Sen. Ron Johnson via Facebook
On a scale from sane to full Ron Johnson, Rep. Mike Gallagher (R-Green Bay) seems to be trying to stake out the middle ground. Together with six Republican colleagues in Congress, Gallagher released a statement expressing “outrage” at the “reckless adoption of mail-in ballots” for the presidential election during the pandemic, and decried state election officials’ unspecified failures to make sure only “legitimate votes” would count. But unlike Johnson, who is one of a dozen Senators planning to object to the election results on Wednesday, Gallagher is stopping short of refusing to vote to certify Joe Biden’s Electoral College victory.
“Congress has only a narrow role in the presidential election process,” Gallagher soberly explained in a statement joined by Kelly Armstrong (R-N.D.), Ken Buck (R-Colo.), Thomas Massie (R-Ky.), Tom McClintock (R-Calif.), Chip Roy (R-Texas), and Nancy Mace (R-S.C.). “Its job is to count the electors submitted by the states, not to determine which electors the states should have sent.”
Sending an alternate slate of Republican electors was an option open to Republican state legislators, Gallagher and his colleagues helpfully pointed out.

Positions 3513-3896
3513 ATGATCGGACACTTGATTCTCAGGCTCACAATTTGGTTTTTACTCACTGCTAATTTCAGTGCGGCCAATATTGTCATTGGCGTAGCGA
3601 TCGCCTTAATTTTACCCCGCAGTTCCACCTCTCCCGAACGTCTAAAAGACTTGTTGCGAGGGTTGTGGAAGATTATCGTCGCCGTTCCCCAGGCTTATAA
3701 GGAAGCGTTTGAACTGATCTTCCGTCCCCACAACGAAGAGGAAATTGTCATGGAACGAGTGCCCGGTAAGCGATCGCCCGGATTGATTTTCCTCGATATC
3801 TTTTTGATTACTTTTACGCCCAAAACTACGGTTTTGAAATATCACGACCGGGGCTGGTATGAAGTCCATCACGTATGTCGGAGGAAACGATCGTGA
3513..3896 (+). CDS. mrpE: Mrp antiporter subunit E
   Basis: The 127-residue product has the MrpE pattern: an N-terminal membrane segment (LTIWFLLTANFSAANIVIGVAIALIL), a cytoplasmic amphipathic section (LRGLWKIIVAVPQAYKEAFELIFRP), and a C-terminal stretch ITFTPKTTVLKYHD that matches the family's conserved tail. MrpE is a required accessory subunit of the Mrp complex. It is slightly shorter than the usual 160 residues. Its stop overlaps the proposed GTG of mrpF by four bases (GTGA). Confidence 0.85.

In the six swing states where the Trump campaign made its accusations of fraud, “five have legislatures that are controlled by Republicans,” Gallagher and company note. Those include Wisconsin and Georgia, where Trump tried some now-famous last-minute arm-twisting in his weekend phone call demanding that Republican state officials “find” him enough votes to overturn Biden’s win.
Republican-controlled swing states “all have the power to send a new slate of electoral votes to Congress if they deem such action appropriate under state law,” Gallagher and company wrote. But since that hasn’t happened, they are forced by the U.S. Constitution to go along with the clear results.
In other words, it’s not our job to steal the election for Trump, say Gallagher and his courageous band of Congressional colleagues; that’s up to the states.
Trump obviously agrees, which is why he is busy bashing Georgia’s governor and secretary of state for not fixing the results for him.
You’d think the Republicans would tire of being lackeys for a criminally insane president whom the voters have already fired. Especially when you consider that Trump apparently couldn’t care less about the fate of his party or whether his baseless bellyaching about corruption and fraud might be hurting Kelly Loeffler and David Perdue in Tuesday’s tight Georgia Senate races, which will determine which party controls Congress.
All Trump cares about is Trump.
What does the rest of his party care about?
Chuck Todd put that question to Sen. Ron Johnson on Sunday on “Meet the Press,” where the senior senator from Wisconsin explained that he will not perform his ministerial duty and vote to certify the election results because Congress needs to hold hearings to address the concerns of “tens of millions of Americans who think this election was stolen” — a belief Johnson has been stoking, without evidence, for months.